Westmeath have to make home advantage count against Padraic Joyce’s Galway after Armagh loss

Veteran John Heslin relishing Championship intensity as Midlanders prepare for Tribesmen visit

John Heslin can expect to find Padraig Faulkner for company when Westmeath take on Cavan at Croke Park today. Picture by Philip Walsh
John Heslin scored three points in a losing cause against Armagh last Saturday. Picture by Philip Walsh

ARMAGH bounced back from their Ulster final loss and the challenge for Westmeath is to do the same against Galway on Sunday, says John Heslin.

The St Loman’s veteran scored three points for the Midlanders in a losing cause at the Athletic Grounds last weekend and to have a realistic chance of making the knockout stage Westmeath now need to make home advantage count against Padraic Joyce’s Tribesmen on Sunday.

Connacht champions Galway began Group One with victory against Derry (Armagh’s opponents on Sunday) and they can confirm their qualification for the next phase with two more points. The fixture schedule has its critics, but Heslin enjoys having the games coming thick and fast.

“That’s the beauty of this structure – we’re playing again next weekend,” said Heslin after Saturday’s five-point defeat at The Athletic Grounds.

“You don’t have too long to dwell on the defeat. You have to take the learnings from it, see if you can improve on them and go forward to the next challenge which we’re looking forward to.”

Last season Westmeath came within a whisker of beating Armagh in their opener, then pushed Galway all the way in round two and drew with Tyrone in their final group game. Dessie Dolan’s men won Division Three this year but fell at the first hurdle of the Leinster Championship and were outplayed in the second half in Armagh.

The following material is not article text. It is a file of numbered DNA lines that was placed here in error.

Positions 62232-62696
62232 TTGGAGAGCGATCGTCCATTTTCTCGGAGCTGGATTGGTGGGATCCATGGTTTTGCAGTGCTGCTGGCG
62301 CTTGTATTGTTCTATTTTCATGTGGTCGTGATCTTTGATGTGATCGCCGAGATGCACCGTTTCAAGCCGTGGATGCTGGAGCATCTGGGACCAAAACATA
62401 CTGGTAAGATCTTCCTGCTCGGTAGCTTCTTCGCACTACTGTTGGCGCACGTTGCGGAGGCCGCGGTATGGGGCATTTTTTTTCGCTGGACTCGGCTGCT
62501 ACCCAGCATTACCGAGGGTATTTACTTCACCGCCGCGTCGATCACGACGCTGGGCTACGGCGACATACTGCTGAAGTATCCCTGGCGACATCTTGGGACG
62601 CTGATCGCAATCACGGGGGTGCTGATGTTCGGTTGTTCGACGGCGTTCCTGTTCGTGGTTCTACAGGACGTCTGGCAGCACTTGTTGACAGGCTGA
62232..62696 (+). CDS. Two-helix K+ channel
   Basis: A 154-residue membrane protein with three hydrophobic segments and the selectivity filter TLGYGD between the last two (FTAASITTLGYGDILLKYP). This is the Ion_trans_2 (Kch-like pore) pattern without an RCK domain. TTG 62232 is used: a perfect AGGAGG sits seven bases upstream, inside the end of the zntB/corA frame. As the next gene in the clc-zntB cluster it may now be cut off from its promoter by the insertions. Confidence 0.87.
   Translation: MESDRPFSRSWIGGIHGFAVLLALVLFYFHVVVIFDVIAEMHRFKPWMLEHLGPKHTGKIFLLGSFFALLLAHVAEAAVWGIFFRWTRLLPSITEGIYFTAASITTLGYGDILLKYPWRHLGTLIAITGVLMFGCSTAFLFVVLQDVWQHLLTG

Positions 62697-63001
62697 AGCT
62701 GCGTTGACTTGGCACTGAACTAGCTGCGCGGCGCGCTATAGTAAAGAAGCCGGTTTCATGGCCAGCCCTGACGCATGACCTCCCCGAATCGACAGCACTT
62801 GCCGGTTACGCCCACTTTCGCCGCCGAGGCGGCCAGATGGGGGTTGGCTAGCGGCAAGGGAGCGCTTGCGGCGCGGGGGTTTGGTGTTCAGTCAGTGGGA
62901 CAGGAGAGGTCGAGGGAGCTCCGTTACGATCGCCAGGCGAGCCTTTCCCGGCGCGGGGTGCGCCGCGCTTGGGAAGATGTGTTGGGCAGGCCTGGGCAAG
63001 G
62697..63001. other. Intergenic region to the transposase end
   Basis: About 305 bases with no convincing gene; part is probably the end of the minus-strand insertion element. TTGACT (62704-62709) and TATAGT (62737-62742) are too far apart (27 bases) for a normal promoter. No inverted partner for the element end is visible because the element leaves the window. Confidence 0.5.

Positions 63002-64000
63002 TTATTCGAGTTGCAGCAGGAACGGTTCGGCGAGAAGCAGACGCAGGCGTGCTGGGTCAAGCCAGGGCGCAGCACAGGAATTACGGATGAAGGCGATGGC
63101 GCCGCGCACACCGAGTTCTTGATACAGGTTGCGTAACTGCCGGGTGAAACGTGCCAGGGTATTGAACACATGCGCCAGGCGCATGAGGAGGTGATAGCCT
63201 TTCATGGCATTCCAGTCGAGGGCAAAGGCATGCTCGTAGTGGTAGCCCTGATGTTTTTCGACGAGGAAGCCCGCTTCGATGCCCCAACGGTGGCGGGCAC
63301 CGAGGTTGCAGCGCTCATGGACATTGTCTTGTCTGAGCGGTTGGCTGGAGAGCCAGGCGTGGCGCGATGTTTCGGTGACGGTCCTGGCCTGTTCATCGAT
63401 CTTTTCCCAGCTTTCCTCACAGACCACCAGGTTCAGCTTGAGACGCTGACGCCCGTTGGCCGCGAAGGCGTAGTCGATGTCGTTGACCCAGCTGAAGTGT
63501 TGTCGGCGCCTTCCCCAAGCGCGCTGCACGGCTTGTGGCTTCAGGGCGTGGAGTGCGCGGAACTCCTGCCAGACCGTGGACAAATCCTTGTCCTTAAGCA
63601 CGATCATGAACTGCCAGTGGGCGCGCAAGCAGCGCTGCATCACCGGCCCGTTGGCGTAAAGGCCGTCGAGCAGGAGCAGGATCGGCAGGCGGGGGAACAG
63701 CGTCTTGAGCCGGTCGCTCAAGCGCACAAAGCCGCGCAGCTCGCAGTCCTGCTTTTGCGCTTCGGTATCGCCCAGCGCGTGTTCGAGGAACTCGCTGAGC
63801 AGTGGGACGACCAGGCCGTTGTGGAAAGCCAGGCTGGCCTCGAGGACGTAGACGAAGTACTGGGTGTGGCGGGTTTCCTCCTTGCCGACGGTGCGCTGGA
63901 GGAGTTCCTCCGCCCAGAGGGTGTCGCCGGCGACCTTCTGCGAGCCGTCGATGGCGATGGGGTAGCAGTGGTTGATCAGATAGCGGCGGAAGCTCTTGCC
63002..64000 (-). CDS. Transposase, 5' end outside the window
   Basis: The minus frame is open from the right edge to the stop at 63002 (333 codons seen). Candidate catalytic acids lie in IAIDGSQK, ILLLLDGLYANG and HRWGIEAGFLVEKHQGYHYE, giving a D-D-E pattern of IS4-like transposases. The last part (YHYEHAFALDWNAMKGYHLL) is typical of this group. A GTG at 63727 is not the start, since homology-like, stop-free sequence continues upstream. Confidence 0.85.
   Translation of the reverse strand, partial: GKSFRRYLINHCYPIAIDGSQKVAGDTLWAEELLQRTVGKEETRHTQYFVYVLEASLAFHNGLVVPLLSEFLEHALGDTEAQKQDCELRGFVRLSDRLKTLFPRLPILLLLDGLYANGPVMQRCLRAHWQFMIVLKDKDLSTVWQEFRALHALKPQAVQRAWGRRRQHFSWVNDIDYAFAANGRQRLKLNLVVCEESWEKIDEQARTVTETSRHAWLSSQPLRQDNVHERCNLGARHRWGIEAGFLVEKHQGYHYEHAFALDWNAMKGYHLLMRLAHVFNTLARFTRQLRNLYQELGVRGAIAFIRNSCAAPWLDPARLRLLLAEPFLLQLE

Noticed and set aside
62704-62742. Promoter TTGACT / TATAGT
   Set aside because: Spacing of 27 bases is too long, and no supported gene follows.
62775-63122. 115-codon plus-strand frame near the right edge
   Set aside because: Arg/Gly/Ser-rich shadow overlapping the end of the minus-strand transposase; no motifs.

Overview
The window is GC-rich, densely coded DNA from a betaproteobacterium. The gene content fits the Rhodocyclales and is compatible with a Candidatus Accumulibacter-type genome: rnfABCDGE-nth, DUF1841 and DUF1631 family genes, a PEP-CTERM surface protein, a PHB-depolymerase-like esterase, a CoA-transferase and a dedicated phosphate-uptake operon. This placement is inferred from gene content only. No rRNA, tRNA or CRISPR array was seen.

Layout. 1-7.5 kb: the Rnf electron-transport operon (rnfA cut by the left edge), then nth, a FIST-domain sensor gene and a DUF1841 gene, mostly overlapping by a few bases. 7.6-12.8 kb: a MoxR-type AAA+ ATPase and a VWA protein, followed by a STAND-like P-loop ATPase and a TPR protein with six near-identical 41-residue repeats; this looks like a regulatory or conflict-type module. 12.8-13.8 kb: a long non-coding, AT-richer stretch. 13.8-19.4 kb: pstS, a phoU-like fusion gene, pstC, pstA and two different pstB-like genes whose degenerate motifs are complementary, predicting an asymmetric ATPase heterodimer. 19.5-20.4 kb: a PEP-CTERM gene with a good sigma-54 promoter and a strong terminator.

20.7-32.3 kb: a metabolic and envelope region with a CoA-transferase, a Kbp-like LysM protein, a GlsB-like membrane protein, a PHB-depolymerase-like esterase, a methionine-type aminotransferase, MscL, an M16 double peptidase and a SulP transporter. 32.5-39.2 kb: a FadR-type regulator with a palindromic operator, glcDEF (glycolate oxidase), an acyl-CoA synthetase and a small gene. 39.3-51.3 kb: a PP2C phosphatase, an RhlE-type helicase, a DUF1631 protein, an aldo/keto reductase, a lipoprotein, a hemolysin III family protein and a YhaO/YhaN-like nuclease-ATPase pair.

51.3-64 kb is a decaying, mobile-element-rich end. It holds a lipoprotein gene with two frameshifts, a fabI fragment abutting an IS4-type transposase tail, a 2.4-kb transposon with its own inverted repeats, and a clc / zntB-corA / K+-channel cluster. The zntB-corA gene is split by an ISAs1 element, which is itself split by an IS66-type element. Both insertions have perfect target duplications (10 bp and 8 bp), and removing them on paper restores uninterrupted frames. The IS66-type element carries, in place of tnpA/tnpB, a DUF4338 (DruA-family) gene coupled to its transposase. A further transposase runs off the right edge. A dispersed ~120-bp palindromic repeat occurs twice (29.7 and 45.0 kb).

Armagh's Greg McCabe bursts through a tackle from Westmeath's James Dolan. Picture: John Merry
Armagh's Greg McCabe bursts through a tackle from Westmeath's James Dolan. Picture: John Merry (J_Merry)

“Armagh are a good side – they were very unlucky in the Ulster final so we knew we were going to be up against it,” said Heslin.

“We did our best but when you make mistakes at this level the opposition counters on them and that’s where Armagh prospered – we had too many mistakes in the first half and that cost us in the end. There were five points in it and we left five points behind us but it’s good for us, it’s good experience for a lot of young lads on the panel and we’ll build and look forward to next weekend.

“At least we can take confidence that we’re good enough for this level but you need to execute your opportunities when you’re playing at this level and that’s the difference.

“That can happen to the best of teams but we’ll take this into next weekend and build on it for the Galway game.”

Armagh went into the game under a too-familiar cloud after losing the Ulster final on penalties against Donegal. They led Westmeath by a point at half-time but produced their best football of the game in the first 10 minutes of the second half before dropping back into a defensive shell and protecting their lead as the visitors struggled to break them down.

Perhaps Armagh could have cut loose and put Westmeath to the sword, but Blaine Hughes saved well from Stephen Smith late on and the Orchardmen won by five points. Heslin was impressed by what he saw from Kieran McGeeney’s side.

“They responded so well to losing to Donegal,” he said.

“They could have been an easier team to beat but they stuck to it and they ground it out and kicked their scores with multiple different scorers from different positions, left and right. Fair dues to them, they got over the line.”